right to be forgotten

WSJ: Google Will Probably Never Have to ‘Forget’ You

An article from the Wall Street Journal notes that advisers to the European Union’s top court have suggested that Google shouldn’t be forced to apply the E.U.’s “right to be forgotten” rules outside the E.U.

In this photo illustration the Google logo is reflected in the eye of a girl on February 3, 2008 in London, England. Financial experts continue to evaluate the recent Microsoft $44.6 billion (?22.4 billion) offer for Yahoo and the possible impact on Internet market currently dominated by Google. (Photo by …

Google Censored over 300,000 Links for European Regulators

Google has censored hundreds of thousands of links to comply with European “right to be forgotten” regulations. A new transparency report reveals that the search giant has complied with 348,508 of the 1,235,473 URLs that users have requested be removed from search results.


Censor-Ception: European Court Orders Google to Remove Links to News about Removing Links

(Ferenstein Wire) – A European agency has taken the “Right to Be Forgotten” to the next level: Google may be forced to remove links to news reports on why the search giant had to remove the links in the first place. Europe has pioneered a new legal concept that permits individuals to force search engines to remove links to information about themselves that they find incriminating or embarrassing.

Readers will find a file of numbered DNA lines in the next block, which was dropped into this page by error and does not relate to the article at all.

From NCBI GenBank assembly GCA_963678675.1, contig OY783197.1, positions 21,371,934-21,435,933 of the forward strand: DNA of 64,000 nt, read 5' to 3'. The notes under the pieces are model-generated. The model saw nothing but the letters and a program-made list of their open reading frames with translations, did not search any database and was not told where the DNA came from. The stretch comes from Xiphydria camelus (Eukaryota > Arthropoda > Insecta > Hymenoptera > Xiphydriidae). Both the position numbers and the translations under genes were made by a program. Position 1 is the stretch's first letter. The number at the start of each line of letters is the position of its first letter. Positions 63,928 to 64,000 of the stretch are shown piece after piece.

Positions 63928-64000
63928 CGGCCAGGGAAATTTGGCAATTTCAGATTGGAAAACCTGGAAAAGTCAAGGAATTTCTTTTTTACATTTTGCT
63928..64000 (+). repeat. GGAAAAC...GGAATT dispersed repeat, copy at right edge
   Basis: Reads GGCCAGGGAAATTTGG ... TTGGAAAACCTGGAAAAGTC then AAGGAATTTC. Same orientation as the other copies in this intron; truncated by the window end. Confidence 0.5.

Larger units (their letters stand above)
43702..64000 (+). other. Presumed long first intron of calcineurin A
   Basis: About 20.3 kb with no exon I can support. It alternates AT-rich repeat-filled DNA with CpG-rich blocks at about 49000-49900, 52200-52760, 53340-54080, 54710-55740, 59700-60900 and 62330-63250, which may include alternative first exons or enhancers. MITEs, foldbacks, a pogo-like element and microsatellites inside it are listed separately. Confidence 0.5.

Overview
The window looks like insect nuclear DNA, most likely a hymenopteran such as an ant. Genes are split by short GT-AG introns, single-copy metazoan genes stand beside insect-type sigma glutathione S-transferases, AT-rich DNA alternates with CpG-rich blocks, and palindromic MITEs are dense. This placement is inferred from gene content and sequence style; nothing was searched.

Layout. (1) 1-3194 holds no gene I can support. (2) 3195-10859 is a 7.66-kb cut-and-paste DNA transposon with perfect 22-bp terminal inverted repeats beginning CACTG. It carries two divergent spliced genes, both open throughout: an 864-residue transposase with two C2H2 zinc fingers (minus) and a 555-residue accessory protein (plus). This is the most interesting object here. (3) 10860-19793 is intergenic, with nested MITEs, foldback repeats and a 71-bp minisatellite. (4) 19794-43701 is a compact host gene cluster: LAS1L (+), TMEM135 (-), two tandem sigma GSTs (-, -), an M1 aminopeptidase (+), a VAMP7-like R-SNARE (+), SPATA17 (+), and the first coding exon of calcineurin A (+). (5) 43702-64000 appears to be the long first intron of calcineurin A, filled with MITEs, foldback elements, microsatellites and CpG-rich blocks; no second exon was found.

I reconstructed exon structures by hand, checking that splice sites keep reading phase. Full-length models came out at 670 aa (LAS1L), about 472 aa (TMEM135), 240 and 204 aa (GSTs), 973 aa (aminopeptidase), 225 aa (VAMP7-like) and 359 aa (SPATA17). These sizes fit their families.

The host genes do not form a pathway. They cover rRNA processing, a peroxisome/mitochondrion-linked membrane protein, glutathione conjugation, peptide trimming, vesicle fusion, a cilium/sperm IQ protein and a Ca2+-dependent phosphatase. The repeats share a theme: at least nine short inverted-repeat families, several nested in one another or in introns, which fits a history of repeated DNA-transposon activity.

Press Association via AP Images

Twitter Brings Europe’s ‘Right To Be Forgotten’ Censorship to America

Twitter has recently removed the ability of a political watchdog group to archive the embarrassing and incriminating tweets of U.S. congressmen automatically. The Sunlight Foundation’s much-beloved “politwoops” website was famous for revealing the regrettable tweets that members of Congress tried to erase from the history books.

The Associated Press